Clinicians have slammed the Cochrane Review, highlighting the irresponsible nature of the review and its clinical flaws. In the media statement the Clinicians reaffirmed their support for the new generation of hepatitis C therapies, and are urging people to not be swayed by the flawed report.
The Cochrane Review suggests the Direct Acting Antiviral’s used to treat Chronic Hepatitis C could be ‘clinically ineffective’. In response, the Gastroenterological Society of Australia stated: “As someone who has dedicated my career to treating viral hepatitis, I am worried that misinformation stemming from this report may sway doctors away from prescribing DAAs and discourage patients from seeking and continuing treatment.”Statement: https://www.gesa.org.au/public/13/system/newsAttachments/GESA_Media_Release_Cochrane_15June2017.pdf
CEO of Hepatitis Australia, Helen Tyrrell, has released the statement: “Hepatitis C affects over 71 million people globally and kills around 400,000 people per year – the Cochrane Collaborators have clear social responsibility to make sure their reporting is both accurate and of a high standard.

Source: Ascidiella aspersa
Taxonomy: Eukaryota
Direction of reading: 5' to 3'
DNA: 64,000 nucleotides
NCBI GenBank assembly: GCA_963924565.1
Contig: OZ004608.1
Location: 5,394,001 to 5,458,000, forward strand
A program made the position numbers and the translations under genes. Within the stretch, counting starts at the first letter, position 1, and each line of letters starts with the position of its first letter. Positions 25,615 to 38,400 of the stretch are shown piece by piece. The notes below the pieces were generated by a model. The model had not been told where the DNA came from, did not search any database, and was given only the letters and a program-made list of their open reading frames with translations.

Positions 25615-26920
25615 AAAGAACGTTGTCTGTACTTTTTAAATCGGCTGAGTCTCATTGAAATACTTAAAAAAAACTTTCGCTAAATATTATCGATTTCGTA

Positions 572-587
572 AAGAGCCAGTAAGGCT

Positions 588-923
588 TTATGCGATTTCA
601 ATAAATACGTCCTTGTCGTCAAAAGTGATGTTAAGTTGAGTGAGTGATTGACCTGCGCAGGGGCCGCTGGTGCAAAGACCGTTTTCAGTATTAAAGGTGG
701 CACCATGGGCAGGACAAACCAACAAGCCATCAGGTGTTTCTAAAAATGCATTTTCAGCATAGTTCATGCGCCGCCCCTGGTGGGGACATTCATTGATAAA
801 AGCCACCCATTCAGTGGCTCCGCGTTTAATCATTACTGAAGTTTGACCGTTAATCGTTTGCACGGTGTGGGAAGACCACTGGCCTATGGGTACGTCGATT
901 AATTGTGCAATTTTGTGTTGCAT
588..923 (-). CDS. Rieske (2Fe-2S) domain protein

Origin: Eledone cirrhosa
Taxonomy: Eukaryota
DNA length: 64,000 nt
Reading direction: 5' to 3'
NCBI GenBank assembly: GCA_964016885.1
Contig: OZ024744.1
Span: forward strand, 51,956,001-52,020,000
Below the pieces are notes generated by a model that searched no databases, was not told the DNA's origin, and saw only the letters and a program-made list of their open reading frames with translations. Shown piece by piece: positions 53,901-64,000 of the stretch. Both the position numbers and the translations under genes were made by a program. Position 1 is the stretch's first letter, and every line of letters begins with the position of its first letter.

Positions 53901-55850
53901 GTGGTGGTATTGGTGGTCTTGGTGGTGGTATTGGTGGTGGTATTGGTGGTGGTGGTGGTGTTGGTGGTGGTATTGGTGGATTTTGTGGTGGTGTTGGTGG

My personal view of the Cochrane Collaboration has been shattered. There is collective and loud criticism coming from clinicians around the world which points to serious flaws and biases in their analysis of the value of treatment with the hepatitis C DAAs.
Our clear message to people who have been treated with the DAAs or are considering treatment is to be reassured that all the leading Australian experts we know are united in rejecting the Cochrane report and confirming that treatments which cure hepatitis C reduce the risk of liver cancer & liver failure. The hepatitis C cures are saving lives and improving the quality of lives.
New medicines in Australia don’t get listed on the PBS without a rigorous process of assessing costs, benefits and safety aspects. The Australian government have invested $1b in these cures which have absolutely revolutionised hepatitis C treatment and put us on a path to elimination of hepatitis C as a public health concern by 2030.”